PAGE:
Shake your poetic tail feather. (Photo: Paul Brennan, publicdomainpictures.net)

All of this means that students are primed for their next encounter with a sonnet, the one formed by Romeo and Juliet’s lines when they first meet. They can make some thoughtful points about the hint that this is going to be a relationship of equals, not the wooer and the wooed. In Year Ten, when we study ‘Ozymandias’, they can interpret Shelley’s use of an unconventional rhyming pattern as evidence of his dislike of authority, and can also see his use of the sonnet form as an ironic comment on Ozymandias’ self-love (although it’s worth remembering the circumstances in which the poem was composed: Shelley and his friends were in the habit of challenging each other to write sonnets on particular topics, and ‘Ozymandias’ was written in response to one of these challenges). And so last week, when Year Eleven looked at Simon Armitage’s sonnet ‘I am very bothered’ as part of their work on unseen poetry, they were ready.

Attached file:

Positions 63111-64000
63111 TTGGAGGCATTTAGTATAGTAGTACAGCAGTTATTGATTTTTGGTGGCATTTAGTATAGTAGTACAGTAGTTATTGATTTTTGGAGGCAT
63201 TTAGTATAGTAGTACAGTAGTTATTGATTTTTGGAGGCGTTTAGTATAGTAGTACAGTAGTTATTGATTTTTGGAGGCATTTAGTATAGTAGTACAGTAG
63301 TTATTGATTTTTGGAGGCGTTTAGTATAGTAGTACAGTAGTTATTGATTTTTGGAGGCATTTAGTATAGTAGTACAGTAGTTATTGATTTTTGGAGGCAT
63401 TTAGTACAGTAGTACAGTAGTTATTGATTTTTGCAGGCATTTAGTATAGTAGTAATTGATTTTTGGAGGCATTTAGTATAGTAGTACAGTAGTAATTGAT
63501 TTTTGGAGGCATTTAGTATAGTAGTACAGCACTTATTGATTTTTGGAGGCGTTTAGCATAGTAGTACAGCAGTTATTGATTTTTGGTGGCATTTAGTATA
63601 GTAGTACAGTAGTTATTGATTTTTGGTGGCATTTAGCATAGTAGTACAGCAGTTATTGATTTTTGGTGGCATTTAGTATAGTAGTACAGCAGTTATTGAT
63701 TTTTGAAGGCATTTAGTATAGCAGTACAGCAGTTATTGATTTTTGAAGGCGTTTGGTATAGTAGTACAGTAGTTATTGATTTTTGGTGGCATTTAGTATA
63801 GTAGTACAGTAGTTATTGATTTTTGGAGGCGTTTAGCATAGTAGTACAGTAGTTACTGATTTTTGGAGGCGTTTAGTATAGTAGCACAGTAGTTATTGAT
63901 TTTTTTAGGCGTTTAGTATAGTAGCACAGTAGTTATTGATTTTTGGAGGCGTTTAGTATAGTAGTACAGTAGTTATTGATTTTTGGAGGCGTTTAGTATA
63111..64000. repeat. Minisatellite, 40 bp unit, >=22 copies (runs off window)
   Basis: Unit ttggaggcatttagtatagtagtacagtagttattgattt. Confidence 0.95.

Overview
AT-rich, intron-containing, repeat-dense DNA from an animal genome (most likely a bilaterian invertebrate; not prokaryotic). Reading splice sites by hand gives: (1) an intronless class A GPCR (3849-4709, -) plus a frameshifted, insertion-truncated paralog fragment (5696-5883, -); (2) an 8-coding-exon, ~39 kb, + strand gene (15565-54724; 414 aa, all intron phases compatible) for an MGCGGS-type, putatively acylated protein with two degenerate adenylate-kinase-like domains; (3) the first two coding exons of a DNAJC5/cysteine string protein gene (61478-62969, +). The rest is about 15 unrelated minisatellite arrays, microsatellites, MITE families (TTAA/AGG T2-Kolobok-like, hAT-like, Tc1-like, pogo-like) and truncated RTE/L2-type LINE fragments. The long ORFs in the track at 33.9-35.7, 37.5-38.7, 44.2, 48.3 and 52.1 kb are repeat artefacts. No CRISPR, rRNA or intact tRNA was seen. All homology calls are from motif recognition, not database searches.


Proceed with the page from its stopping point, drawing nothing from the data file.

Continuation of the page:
A little bit about methodology. Students are often spooked by unseen poetry, so I like to give them a clear routine to work through. We do AQA, and it’s worth remembering that in a normal year, the unseen poetry questions come right at the end of the longest exam that students will sit in any subject, the last 45 minutes of a two-and-a-quarter-hour marathon. They’ll be tired and they need a bit of breathing space. So I want them to use ten minutes to read the first poem. They do this in two stages. First, they read to try to get a sense of the poem as a whole. What’s it about? What happens? Who is speaking? Then they read it again. What do they notice about language? Are there any significant images? Is the poem divided into stanzas, and does it have a particular rhyming pattern? And, most importantly, what does all of this contribute to the meaning of the poem? We do a lot of work with What How Why, and therefore the students have developed a range of questions that they can ask as they are reading. Then, in class, the students share their ideas with a partner before we discuss the poem in more detail. What we definitely don’t do is work through a mnemonic like SMILE or AFOREST or any of their variations, because this kind of approach encourages feature-spotting, and it’s only a short step from there to banal comments like ‘the alliteration makes you want to read on’ or ‘the similes help the poem flow’. Students need to work with meaning, and for this they need to be able to respond flexibly rather than imposing a framework.